Horrible Advice Writers Hear All The Time

Advice: Once your work is on submission to agents/editors, work on your next book. That way, you won't obsess about your submission because you will be focused on your WIP.

Truth: This is a lie. NOTHING will EVER take your mind off your queries/submissions. Ever. Period. Just accept it. Yes, it can help to have distractions like other hobbies, or a new WIP. However, trying to dilute yourself into thinking you will somehow forget that there is someone out there who currently holds, not only your dreams, but potentially your entire future in their hands, and may or may not be deciding your fate right now at this very second, is not only impossible, it's ludicrous. Furthermore, the people who tell you that you should be able to 'distract' yourself are really doing nothing more than making your stress worse. It makes you think that something is wrong with you; as in , "Everyone else seems to be able to work on other things and not obsess, why can't I? Is something wrong with me? Maybe I'm not cut out for this." And that, my friends, is bullshit.

Querying/submitting will take over your mind. You will think about it countless times, every day. Embrace it. If you don't find yourself obsessing over the agents you query, and the publishers who have your work, going to their websites and looking up their stats, and 'about us' sections, and doing pointless searches on Google trying to find out how long it will take to hear back, even though you know that no matter what you find it won't make you feel any better, then YOU are the one who is not normal. The normal people spend most of their days wearing out the refresh button on their e-mail user face. In the world of the aspiring writer--that IS normal.

Advice: Show, Don't Tell

Truth: Now, before you point your fingers at me and screech blasphemer!, let me explain. Yes, 'show, don't tell' is excellent advice for many writers on many occasions. I have gotten many a comment bubble on my MS from my agent during revisions that said exactly that. However, too many writers lately have taken the phrase 'show, don't tell', and translated it to mean that 'telling' is this horrible, terrible thing that should never be done ever--which couldn't be less true. Tell is extremely important in writing. You can't possibly show every little thing that happens in a story, or your book would be the size of a cinder block. I recently read a story where there was a scene in which the main character was meeting her friend for coffee. The author described the MC's arrival at the coffee shop, getting in line, standing in line, looking at the menu, deciding what to order, arriving at the register, placing her order, taking the money out of her purse (I kid you not), paying for the order, walking over to pick up her drink, looking over the open tables, choosing a seat, and sitting down. THEN her friend arrived and the scene actually started. And no, there was no symbolism, or deeper meaning behind the process, and the book was filled with other pointless wordy descriptions that addend nothing to the story but word count. Instead of showing us everything, she could have said, "Mandy arrived at the corner coffee shop, ordered a caramel latte--her favorite--and took a seat by the window and waited for Sarah to arrive. There; in one sentence we've summed up what was literally three and a half pages of writing.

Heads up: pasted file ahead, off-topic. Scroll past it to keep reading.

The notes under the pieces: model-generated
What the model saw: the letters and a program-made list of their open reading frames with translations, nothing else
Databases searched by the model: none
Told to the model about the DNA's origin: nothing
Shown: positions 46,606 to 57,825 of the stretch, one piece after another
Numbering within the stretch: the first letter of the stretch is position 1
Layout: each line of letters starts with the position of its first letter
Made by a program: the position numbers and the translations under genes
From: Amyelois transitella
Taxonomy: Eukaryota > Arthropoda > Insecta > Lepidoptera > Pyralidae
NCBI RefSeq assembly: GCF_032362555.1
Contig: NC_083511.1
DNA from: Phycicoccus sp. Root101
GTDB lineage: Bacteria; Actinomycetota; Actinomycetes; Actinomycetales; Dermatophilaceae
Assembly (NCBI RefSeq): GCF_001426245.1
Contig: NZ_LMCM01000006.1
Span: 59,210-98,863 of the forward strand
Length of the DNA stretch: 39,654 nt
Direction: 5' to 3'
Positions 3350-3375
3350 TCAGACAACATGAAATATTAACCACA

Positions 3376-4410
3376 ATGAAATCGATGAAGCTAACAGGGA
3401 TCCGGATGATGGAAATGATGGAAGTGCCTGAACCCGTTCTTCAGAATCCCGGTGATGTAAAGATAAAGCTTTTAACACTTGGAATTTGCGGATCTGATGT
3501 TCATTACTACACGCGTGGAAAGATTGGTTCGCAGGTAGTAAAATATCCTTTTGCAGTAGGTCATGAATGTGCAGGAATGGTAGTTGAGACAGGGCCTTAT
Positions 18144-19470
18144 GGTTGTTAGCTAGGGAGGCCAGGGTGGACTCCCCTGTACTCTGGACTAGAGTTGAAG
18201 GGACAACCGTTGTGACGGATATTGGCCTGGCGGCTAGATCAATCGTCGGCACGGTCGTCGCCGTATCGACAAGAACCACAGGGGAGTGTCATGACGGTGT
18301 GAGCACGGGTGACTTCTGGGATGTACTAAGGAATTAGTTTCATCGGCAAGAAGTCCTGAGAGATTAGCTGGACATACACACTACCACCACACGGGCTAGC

Some writers, like the above author, seem to believe that all you have to do is 'show' everything, and you will be good. What is rarely explained is that the idea of 'showing, not telling' usually applies more to emotional content, as in, 'don't tell me Sally loves Greg, show me', or 'don't tell me that brothers Matt and Bill have a tense relationship, show me.' Show me what should be seen, but it's okay to tell me the rest. A good book is about balance. Finding the right combination of showing AND telling that allowes your story to come to life.

Last, here is a little advice from me: Do what works for you.

If Nora Robbers, or JK Rowling, or Stephen King, or (insert wildly successful author here) gave you advice about writing, would you take it? Why? Because they are successful, or because it's good advice? What it it wasn't good advice, would you try to do it anyway? How many of you out there have tried to force yourselves to 'write everyday', because it's what everyone says you should do? What about social media, how many of you have joined sites you never would have simply because you 'should'?

Well I say to hell with that. I am taking a stand.

I invite all of you and anyone else you would like to share it with to join me and stop taking crap from all the writing world's know-it-alls. I am sick of reading tweets where people do nothing but post their word count for the day (because come on, we all know you are just bragging, and want us all to say, 'wow, good job!' Well I say screw you!), or the people who say I need a 'special writing space', or that I should schedule my writing time and allow for to no interruptions (yeah, tell that to my kids' diapers!), or anything else that people 'in the know' say I need to do if I want to be 'successful'. I write on my couch, whenever I have time, sometimes not at all, can't write past 8 or 9 o'clock on most days because I am too tired, and that's what works for me. So there.

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